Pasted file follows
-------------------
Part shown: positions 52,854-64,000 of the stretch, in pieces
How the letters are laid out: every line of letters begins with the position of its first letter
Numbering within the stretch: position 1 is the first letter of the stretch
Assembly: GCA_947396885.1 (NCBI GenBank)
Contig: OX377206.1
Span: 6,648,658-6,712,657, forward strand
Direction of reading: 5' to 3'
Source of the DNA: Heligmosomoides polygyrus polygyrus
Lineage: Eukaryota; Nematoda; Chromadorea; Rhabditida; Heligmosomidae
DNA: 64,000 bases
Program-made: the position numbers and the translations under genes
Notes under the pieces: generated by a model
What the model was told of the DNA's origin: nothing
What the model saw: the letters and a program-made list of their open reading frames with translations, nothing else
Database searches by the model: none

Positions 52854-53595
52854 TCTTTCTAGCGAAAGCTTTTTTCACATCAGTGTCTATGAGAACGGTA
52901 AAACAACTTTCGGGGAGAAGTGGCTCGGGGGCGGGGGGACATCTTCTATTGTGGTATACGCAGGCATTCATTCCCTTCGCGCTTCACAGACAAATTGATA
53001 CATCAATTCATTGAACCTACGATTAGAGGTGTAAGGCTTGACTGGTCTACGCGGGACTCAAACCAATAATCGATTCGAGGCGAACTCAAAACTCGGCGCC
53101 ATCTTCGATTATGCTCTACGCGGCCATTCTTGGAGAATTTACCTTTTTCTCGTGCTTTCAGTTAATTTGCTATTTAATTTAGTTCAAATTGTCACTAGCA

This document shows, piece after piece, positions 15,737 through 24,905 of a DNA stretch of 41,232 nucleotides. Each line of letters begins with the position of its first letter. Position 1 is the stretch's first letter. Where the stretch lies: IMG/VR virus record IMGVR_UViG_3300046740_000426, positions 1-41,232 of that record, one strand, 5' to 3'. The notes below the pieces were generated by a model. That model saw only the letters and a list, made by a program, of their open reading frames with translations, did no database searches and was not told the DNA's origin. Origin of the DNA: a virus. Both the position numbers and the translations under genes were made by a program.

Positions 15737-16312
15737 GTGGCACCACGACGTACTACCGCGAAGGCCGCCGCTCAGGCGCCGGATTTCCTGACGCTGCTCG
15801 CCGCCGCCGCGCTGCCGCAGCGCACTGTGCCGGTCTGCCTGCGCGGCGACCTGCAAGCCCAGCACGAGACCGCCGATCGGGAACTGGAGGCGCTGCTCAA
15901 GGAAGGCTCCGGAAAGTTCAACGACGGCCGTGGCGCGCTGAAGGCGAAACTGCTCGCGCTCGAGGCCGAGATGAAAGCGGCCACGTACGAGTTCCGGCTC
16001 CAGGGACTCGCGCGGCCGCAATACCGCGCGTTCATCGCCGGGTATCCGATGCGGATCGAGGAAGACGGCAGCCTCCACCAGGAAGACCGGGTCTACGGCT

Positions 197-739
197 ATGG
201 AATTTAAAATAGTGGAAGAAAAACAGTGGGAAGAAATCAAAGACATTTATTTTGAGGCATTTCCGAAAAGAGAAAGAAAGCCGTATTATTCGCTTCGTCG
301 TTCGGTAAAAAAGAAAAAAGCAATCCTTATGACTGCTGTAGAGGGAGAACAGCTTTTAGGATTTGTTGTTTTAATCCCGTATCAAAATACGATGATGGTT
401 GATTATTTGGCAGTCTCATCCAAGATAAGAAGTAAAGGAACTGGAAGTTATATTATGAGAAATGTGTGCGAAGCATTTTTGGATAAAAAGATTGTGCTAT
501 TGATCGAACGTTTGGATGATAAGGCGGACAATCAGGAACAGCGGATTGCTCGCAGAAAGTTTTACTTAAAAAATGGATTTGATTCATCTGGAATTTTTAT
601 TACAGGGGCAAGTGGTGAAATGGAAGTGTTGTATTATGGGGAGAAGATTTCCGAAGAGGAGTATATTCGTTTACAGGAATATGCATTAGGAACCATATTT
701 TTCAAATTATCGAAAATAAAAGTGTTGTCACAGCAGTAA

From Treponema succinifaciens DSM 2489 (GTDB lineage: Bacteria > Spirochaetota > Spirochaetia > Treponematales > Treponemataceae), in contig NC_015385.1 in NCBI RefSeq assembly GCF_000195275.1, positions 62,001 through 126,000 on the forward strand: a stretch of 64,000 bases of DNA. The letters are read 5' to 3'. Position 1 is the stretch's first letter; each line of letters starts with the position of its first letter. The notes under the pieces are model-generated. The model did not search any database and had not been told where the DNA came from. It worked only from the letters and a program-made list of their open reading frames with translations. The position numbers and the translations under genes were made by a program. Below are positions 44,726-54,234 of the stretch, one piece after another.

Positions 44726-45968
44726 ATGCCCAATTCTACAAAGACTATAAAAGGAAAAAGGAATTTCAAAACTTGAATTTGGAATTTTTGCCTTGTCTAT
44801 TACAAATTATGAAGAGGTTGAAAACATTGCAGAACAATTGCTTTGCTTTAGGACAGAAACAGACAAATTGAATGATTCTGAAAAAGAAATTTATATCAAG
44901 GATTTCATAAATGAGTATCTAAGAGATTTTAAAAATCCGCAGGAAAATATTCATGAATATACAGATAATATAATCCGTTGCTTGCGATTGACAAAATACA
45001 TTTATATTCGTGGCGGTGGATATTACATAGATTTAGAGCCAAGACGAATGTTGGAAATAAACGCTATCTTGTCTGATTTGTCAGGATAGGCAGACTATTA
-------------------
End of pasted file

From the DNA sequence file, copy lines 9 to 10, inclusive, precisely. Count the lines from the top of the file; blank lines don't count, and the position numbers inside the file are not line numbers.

Lineage: Eukaryota; Nematoda; Chromadorea; Rhabditida; Heligmosomidae
DNA: 64,000 bases